The four-year-old Masha spends her childhood amongst cardboard boxes, garbage and plastic bags. Her mother suffers from AIDS - the disease driving many Russian families to misery. KNH supports affected children and families.
Four-year-old Masha's life is only suffering. Tears, beatings, shouting, hunger- her father's excessive drinking. But Masha's mother Anya* has nowhere to go. When her parents found out she has an HIV/AIDS infection, they threw her and baby Masha out onto the streets. Since then the two have been living with Masha's father and go through hell day by day. (*Names have been changed)
Many children in St. Petersburg grow up in miserable conditions. They live in run-down flats without heating or running water. A single room houses an entire family. Mostly, violence is part of the daily routine. "These children are not being supported at all, they do not attend kindergarten. Many of them do not even have enough to eat.", Julia says. The young woman is a social worker for KNH's partner organization ‘Innovations' in St. Petersburg. Every day she sees numerous, horrifying child fates. "The parents cannot escape the circle of unemployment and poverty, of drugs and HIV/AIDS by themselves. And their children are the ones suffering most. Many of them are malnourished and neglected, the major part suffers severe psychological damage."
HIV/ AIDS pushes children to the edge of society
"Children like Masha are being born into difficult family circumstances.", social worker Julia says. "Many mothers have AIDS. They are drug-addicted and can hardly care for themselves. They lack the necessary documents to apply for governmental support. Due to their disease, they are being ignored by the Russian authorities." In Russia, HIV/AIDS is a taboo that marginalizes children an adults.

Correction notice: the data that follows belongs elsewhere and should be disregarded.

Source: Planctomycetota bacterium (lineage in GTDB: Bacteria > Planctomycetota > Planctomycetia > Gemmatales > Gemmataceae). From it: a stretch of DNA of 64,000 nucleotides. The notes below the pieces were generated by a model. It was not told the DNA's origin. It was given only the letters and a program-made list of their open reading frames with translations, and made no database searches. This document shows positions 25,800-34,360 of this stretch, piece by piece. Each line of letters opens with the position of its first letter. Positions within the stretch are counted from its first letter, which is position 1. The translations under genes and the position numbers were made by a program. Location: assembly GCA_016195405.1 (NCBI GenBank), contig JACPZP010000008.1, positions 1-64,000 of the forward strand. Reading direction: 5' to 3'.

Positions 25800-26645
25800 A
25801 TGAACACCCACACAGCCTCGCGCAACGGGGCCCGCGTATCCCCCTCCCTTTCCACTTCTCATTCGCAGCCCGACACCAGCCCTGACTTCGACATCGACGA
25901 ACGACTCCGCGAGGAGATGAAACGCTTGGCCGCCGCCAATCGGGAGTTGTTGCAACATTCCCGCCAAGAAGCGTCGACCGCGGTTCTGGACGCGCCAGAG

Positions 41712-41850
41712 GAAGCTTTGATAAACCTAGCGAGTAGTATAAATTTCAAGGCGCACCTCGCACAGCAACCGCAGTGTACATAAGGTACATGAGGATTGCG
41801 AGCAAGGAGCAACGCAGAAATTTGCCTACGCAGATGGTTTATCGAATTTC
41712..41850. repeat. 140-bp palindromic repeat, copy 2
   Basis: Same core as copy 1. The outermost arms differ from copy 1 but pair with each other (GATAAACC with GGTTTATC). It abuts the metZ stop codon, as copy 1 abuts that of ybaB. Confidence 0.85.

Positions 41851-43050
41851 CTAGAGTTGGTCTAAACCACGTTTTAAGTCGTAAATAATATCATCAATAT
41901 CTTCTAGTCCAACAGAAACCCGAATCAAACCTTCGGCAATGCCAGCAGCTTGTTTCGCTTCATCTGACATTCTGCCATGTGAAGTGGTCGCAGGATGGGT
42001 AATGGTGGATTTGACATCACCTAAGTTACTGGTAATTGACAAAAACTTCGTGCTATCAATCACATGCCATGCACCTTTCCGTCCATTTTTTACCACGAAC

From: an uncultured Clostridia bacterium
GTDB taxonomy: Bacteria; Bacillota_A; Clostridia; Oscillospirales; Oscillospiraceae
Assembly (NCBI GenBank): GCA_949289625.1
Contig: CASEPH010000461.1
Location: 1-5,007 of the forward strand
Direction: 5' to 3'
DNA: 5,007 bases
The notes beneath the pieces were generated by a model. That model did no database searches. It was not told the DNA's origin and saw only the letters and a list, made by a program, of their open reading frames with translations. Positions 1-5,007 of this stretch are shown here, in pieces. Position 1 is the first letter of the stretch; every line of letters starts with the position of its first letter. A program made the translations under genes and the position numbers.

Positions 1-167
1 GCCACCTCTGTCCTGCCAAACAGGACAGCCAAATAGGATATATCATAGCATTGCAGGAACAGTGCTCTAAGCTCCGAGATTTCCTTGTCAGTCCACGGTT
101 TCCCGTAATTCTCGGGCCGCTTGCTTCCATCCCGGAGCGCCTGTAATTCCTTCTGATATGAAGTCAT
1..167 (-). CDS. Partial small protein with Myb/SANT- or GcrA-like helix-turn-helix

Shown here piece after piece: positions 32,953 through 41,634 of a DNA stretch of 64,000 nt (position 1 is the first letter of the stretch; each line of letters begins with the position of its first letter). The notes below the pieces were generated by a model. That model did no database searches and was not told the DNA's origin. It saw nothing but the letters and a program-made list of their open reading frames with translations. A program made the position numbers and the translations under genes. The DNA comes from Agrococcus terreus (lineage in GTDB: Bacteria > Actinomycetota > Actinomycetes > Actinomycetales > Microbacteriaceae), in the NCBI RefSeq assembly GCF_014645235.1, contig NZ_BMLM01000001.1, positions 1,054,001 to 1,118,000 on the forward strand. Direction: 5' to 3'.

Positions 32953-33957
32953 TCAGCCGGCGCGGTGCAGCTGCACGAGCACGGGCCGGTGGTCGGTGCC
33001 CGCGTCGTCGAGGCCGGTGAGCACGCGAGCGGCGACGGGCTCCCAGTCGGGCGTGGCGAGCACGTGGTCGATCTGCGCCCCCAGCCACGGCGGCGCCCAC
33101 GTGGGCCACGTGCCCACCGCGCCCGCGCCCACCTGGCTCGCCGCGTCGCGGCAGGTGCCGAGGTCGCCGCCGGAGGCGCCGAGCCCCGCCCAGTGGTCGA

KNH and its partner ‘Innovations' support about 60 families in St. Petersburg: Women and children living below the poverty line, being HIV/AIDS-infected and often having been drug-addicts for many years. They get support in a Family Care Centre. "We want them to lead a live without drugs and alcohol.", Lena Kuzmina, manager of ‘Innovations', says. "In return, we help them to be good parents, to feed their children and assist them in health care." Psychologists and an HIV/AIDS consultant are working in the Centre. "The consultant organizes workshops and discussions with doctors, and she helps the affected to find vacancies in rehabilitation centres."
Masha comes to life again
Masha and Anya have been coming to the Centre for a short while now. The little girl capers amongst toys and dolls. She is like a different person. Meanwhile, her mother speaks to a social worker about a new job and a place to stay. Lena Kuzmina: "We support the women in getting the necessary documents from the state and, if possible, enrol their children for kindergarten. For single mothers like Anya, finding work is much easier when their little ones are looked after." If their money does not last, the families are supplied with provisions, medication and clothes.
You can support the affected children and their families with your donation:
Support us in giving children like Masha a better childhood and a better future.
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Eastern Europe Desk